Cooking in the Truck 101

Cooking in the truck 101By Heather Hogeland & Kim Grimm

Some drivers have cooking in the truck perfected, but this blog is for the drivers who are just getting started or want to dip their toes in the kitchen and see if this will work for them.

Let’s get cookin’!  A lot of companies provide generators and a small refrigerators in each truck.  If your company provides these it will be easier, but if they don’t you can still make it work.  After all, we did years ago before many of today’s conveniences became standard equipment. For a minimal initial investment you can get started cooking your own meals. This allows you to keep the wheels turning and earn money while the smell of dinner cooking wafts throughout your entire cab! When it’s time to stop for the night you’ll have fresh, hot food ready to eat right in your truck.

If you don’t have a generator or an inverter you can purchase appliances that use power from the 12-volt cigarette lighter plug.  A lunch box cooker is priced at most truck stops between $30-$40, a small hot pot runs about $20-$25, and a refrigerator will cost $200+ (you can even start out with a cooler and ice until you gather all these other 12 volt goodies!) If you are going to cook, it’s a must to be able to keep food cold.

After gathering a few of these appliances, you will need the food. The cookers include a few recipes and there are also many online resources you can tap into for ideas. Let’s use a simple dinner example of pork chops and mushroom gravy, mashed potatoes and peas.

First make a list of ingredients. It’s really easy to over-buy, which can be a problem if you don’t have much storage space. Get a couple of spices, salt & pepper, and butter. These are staples that we always seem to use. The lunch box cooker will let you cook meats, bake a cake, and get creative all while enjoying the aroma of your cooking lunch or supper. Get a small package of the foil liners for the cooker, it makes clean up a breeze!

Back to the list. On that list you should also add everything you need for easy clean up.  Paper plates and bowls, plastic silverware, paper towels, baggies and a big container of antibacterial wipes. I’ve used them for years without ever having a problem getting sick from clean up of my appliances or utensils.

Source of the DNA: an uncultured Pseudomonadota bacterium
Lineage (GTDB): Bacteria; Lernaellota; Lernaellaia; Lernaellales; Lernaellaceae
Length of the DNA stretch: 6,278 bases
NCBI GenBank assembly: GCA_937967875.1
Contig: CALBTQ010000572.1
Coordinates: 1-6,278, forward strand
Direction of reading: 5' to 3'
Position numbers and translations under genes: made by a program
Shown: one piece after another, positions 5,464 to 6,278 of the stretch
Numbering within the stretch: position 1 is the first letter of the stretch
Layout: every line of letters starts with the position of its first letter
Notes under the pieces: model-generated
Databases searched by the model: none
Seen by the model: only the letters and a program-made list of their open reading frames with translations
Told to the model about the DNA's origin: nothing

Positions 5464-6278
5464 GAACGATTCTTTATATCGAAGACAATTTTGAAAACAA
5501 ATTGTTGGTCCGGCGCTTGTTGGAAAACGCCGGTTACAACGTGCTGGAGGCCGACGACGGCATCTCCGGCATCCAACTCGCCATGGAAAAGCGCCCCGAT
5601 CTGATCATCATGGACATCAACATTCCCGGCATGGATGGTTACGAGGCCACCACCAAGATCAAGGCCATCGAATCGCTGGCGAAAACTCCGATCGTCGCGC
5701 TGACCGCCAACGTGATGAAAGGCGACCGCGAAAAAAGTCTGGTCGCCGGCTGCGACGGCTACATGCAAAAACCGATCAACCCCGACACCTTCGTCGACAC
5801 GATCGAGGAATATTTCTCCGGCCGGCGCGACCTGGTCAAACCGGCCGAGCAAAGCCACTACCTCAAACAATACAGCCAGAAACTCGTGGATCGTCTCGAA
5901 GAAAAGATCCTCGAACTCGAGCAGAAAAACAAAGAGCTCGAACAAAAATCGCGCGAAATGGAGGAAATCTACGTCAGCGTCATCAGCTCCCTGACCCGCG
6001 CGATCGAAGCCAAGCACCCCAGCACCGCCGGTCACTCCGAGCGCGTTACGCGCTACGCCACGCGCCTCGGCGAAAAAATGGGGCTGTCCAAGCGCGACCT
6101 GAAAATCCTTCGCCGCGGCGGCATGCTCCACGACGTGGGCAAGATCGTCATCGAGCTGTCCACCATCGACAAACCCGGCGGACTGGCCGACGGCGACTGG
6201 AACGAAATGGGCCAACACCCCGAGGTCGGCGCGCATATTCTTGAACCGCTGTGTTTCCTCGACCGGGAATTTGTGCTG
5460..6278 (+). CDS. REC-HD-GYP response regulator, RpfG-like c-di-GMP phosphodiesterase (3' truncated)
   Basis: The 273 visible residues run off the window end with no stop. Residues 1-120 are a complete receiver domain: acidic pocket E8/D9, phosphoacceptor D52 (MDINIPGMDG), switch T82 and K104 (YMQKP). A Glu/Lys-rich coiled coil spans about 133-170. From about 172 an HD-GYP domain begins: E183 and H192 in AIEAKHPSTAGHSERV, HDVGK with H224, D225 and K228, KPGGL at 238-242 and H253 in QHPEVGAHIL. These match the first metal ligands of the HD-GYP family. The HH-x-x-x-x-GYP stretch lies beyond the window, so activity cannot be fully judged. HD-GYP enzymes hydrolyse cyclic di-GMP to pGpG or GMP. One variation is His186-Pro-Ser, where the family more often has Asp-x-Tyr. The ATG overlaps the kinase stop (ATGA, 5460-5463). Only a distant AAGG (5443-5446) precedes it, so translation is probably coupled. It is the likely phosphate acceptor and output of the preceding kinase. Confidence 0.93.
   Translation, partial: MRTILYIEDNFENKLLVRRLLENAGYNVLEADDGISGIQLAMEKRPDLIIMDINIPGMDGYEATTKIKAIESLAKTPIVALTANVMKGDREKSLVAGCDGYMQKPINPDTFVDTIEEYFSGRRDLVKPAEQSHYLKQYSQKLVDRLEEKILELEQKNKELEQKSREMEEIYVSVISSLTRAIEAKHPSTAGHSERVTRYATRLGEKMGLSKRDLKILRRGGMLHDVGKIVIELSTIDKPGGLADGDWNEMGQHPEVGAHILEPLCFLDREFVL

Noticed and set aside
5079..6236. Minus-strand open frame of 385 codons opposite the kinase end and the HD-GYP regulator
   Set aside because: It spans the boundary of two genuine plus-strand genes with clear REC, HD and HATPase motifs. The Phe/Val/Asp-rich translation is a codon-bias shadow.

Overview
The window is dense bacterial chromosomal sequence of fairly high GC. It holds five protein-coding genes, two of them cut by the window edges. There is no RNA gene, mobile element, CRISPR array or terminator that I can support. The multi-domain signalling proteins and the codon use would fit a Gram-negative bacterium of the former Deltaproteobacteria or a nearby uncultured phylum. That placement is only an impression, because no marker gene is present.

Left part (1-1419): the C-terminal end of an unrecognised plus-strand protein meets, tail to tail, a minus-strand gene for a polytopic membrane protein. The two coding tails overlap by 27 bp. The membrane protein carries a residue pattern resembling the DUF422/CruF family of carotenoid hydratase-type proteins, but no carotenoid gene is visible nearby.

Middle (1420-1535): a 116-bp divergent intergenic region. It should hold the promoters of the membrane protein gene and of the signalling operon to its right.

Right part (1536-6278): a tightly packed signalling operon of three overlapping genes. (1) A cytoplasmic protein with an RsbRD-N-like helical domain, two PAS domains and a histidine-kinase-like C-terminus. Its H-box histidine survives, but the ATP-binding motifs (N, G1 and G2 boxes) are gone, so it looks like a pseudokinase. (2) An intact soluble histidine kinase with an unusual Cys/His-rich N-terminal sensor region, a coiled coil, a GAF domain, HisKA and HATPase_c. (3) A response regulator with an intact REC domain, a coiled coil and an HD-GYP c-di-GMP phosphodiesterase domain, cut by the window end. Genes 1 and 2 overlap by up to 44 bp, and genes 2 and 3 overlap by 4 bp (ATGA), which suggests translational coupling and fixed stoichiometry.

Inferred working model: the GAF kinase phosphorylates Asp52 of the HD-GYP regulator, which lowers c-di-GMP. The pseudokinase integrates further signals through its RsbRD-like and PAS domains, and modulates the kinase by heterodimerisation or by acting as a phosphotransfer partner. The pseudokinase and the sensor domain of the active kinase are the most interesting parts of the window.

Cooking in the Truck 101- Some drivers have cooking in the truck perfected but this blog is for the drivers who are just getting started, or want to dip their toes in the kitchen and see if this will work for them.Get a small package of pork chops (2 chops), 1 can of condensed cream of mushroom soup, 1 small bag frozen petite green peas, 1 small envelope of garlic or butter instant potatoes, 1 small container milk, 1 small butter/margarine, salt and pepper.

First, put the pork chops into the foil liner inside the lunchbox cooker and cover with the cream of mushroom soup. Then, plug it in and cook it according to directions, usually 45 minutes, stirring occasionally. Pork, like chicken, needs to be thoroughly cooked and the stirring keeps it from sticking to the bottom. The foil liner isn’t a requirement, but you will find that it is well worth the extra investment! Depending on the thickness of the chops, the time to cook will vary, you will have to determine that by checking them yourself.

When you stop, fill the hot pot with water to boil the peas. When they are done, remove them and use the same water to add the instant potatoes in a bowl so you get the nutrients from the peas as well as the flavor! If you don’t have enough water left, add some and reboil before making the potatoes, making sure to add dry potatoes SLOWLY as they take a few seconds to get to proper texture.

When everything is done, put it together on a plate, add the gravy on top of the chops and potatoes and voila! Hot, hearty supper in the truck! This works no matter where you happen to be! Cooking in the truck can be a life saver, and a reminder of home, when you find yourself in the middle of nowhere. You may find that you enjoy it and just the beginning of a lifetime of “Cooking In The Truck.” Happy Cooking!

Stay Safe Out There And Keep It Shiny!

Heather Hogeland and Kim Grimm are CDL holders and longtime friends with a combined 75 years and 7 million miles of driving experience. Both are writers and have a love for everything trucking, as well as, furry, four-legged friends. Kim is currently a full-time owner-operator and part-time writer. Heather writes for various trucking publications and enjoys traveling with her husband Roger.


1 thought on “Cooking in the Truck 101

  1. I really enjoy these blogs from Heather and Kim! Thank you for adding them and am looking forward to the next tip!

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